Punchline – If this “brown paper bag” corruption is widespread in NSW, imagine what is happening with our Federal Government’s contracting departments where the $$$ stakes are so much higher.
“Public servant Kylie Vernon admits to kickbacks for multimillion-dollar government contracts” at corrupt public servant turns whistleblower in Sydney Morning Herald on 30 September 2016
But – “The investigation found no irregularities in the award of any tenders, nor any evidence to suggest preferential treatment was given to the firms in question.”
- Nick McKenzie, Kate McClymont, Richard Baker
The NSW corruption watchdog has been given an explosive statement from a self-confessed corrupt senior public servant about kickbacks she received in return for tens of millions of dollars of government contracts.
It is also alleged several public servants may be involved in the scandal, which involves potentially tens of millions of dollars of service contracts at key state government sites across NSW, including the Sydney Harbour foreshore, the Powerhouse Museum, the Art Gallery of NSW and the State Sports Centre.
Former public servant Kylie Vernon admits to taking bribes. Photo: James Brickwood
Fairfax Media has learnt former public servant Kylie Vernon was called to a secret hearing with the Independent Commission Against Corruption in September last year.
She gave the commission details of suspect contracts, colleagues and alleged bribes paid by several NSW contractors.
Ms Vernon was sacked from Sydney Harbour Foreshore Authority (SHFA) in May after Fairfax Media revealed she had testified about receiving kickbacks when she was summoned to appear in a civil proceeding involving two cleaning contractors who had handled state government contracts.
But the involvement of ICAC and the extent of Ms Vernon’s allegations have not before been made public.
A former colleague of Ms Vernon’s told Fairfax Media that over the years her bosses received numerous complaints about Ms Vernon’s preferential treatment of the company at the centre of the allegations.
He also claimed that Ms Vernon was previously interviewed by ICAC in 2002 after two cleaning contractors complained about Ms Vernon’s actions in which her preferred cleaning company was awarded the $5 million contract to clean Darling Harbour.
Ms Vernon, who gave evidence of her corruption during a civil matter in the Supreme Court in March, also tendered a statement she had given to ICAC.
In her statement, she reveals she was first bribed by a large NSW contractor in 1998. She says the contractor “gave me a bag of cash totalling about $10,000”.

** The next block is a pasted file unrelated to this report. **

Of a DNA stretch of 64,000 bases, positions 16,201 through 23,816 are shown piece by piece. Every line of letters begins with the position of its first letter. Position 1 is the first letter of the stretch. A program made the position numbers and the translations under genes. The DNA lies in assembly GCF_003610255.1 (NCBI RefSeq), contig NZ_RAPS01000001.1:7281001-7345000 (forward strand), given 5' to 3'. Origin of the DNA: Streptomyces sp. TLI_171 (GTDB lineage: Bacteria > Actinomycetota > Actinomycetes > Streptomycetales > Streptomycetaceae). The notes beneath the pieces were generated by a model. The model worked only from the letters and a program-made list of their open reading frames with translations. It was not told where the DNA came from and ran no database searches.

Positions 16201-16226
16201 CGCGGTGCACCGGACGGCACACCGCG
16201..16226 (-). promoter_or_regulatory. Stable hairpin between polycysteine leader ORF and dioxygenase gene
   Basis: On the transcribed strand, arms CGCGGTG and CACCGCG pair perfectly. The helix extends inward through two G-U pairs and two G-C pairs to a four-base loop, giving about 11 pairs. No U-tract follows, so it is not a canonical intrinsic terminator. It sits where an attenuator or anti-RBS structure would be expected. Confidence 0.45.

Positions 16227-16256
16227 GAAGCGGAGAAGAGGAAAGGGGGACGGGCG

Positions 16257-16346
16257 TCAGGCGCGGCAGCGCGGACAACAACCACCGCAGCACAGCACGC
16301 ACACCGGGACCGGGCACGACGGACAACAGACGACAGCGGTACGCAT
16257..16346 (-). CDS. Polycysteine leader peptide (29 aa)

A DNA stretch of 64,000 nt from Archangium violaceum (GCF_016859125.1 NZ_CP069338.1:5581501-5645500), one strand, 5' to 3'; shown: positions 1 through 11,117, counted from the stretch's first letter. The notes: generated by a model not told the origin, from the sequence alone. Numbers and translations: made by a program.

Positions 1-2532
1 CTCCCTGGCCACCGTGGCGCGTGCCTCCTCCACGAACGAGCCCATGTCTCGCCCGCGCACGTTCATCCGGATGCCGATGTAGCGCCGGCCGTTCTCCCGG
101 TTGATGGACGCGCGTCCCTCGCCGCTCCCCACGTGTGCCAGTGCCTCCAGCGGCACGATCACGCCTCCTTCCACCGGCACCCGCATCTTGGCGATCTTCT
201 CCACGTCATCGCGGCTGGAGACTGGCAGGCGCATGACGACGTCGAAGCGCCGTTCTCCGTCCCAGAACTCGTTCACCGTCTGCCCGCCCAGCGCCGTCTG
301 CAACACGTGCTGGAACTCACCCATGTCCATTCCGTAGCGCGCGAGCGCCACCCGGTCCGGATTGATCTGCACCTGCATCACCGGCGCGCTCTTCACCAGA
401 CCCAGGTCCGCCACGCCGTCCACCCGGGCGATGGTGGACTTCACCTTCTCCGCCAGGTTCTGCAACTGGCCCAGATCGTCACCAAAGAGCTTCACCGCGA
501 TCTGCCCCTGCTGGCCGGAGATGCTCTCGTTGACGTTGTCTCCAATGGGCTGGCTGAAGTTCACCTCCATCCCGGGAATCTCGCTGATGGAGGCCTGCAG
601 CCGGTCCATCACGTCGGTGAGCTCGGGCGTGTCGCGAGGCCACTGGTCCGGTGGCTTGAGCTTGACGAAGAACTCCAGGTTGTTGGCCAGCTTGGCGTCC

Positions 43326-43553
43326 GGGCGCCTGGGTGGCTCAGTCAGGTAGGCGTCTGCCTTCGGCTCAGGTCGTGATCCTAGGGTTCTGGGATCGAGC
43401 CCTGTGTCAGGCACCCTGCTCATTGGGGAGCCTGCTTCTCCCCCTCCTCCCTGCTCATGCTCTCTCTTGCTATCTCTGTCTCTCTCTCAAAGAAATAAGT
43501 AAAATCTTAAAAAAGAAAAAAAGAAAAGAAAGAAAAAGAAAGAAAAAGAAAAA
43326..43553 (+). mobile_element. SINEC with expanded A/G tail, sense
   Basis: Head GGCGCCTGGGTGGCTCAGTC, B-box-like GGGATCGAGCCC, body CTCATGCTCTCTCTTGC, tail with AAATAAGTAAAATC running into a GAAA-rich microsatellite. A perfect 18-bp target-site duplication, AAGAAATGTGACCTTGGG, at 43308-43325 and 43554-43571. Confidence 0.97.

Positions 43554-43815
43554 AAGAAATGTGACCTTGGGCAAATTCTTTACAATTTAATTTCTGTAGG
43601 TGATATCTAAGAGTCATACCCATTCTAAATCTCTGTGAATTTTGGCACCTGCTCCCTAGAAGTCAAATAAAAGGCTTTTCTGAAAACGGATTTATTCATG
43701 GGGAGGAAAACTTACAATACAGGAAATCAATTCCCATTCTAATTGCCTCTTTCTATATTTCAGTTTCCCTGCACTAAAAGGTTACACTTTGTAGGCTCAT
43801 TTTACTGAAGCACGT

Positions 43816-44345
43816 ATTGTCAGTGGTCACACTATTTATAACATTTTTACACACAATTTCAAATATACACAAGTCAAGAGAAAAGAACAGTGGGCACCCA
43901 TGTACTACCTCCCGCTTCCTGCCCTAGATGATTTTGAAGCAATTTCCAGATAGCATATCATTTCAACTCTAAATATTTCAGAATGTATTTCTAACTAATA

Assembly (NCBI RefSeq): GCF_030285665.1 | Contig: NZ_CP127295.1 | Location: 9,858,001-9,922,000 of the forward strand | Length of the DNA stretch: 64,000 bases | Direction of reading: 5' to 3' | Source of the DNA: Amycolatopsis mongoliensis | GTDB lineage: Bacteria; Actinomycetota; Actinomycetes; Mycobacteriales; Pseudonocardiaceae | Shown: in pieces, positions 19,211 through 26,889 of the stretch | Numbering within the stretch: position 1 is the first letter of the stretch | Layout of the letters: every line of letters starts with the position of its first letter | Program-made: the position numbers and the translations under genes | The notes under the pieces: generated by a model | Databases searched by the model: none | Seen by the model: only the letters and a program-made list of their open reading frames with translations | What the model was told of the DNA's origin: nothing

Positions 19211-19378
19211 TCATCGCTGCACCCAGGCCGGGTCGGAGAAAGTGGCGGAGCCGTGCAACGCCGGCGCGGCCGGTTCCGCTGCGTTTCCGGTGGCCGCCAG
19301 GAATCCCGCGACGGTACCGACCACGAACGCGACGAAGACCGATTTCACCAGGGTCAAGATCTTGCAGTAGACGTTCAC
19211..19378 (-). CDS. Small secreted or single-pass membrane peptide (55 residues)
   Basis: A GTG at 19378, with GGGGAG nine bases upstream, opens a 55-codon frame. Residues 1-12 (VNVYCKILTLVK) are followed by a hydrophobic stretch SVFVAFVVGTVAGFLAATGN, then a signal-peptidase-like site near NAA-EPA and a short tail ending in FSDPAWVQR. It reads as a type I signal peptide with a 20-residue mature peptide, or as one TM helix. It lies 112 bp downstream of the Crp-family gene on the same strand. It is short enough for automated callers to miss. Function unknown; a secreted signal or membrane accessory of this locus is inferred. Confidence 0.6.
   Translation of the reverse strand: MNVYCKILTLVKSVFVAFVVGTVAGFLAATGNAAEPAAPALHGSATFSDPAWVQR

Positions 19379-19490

Ms Vernon awarded a five-year government contract to the company that had paid her the cash to provide various services at government managed buildings at The Rocks.
“Following the award of The Rocks [contract] … I would have regular Christmas meetings with” the contractor, Ms Vernon’s statement to ICAC says.
“On those occasions, [a company manager] … would give me a bottle of champagne and also in the parcel would be cash. This occurred during the period of the contract.”
Ms Vernon has told ICAC that in subsequent contracts, including a 2005 contract involving sites at Darling Harbour, she helped the company with its tenders.
“[I] was on the panel which awarded such contracts. I recollect telling [the contractor] … that they needed to improve their tender submissions and told them that they had to focus on environmental areas in their tender, as this would be a major criteria in the tender evaluation.
“Between about 1998 to 2013, I received approximately $200,000 in corrupt payments … relating to the assistance and the granting of contracts … by the SHFA.”
Ms Vernon’s statement discloses that she pocketed her last bribe in 2013. During a subsequent attempt to bribe her, Ms Vernon said she refused to take cash given to her by the contractor after a meeting in a car park.
“We then got into his car and drove around the corner to the carpark. We then put my items into my car and he put a cardboard bag into my car. When I got home I looked into the bag, I saw several envelopes containing cash. I decided I did not want it.”
It is understood that ICAC has been briefed on certain public servants, including a former senior official at a major government venue, who have been hired as consultants by private contractors.
However, in a statement to Fairfax Media, a spokesman for the Department of Finance, Services and Innovation said it had completed its investigation into Ms Vernon’s allegations. Ms Vernon refused to co-operate with departmental investigators who came to the conclusion that although Ms Vernon had taken bribes, she did nothing in return. “The investigation found no irregularities in the award of any tenders, nor any evidence to suggest preferential treatment was given to the firms in question.”
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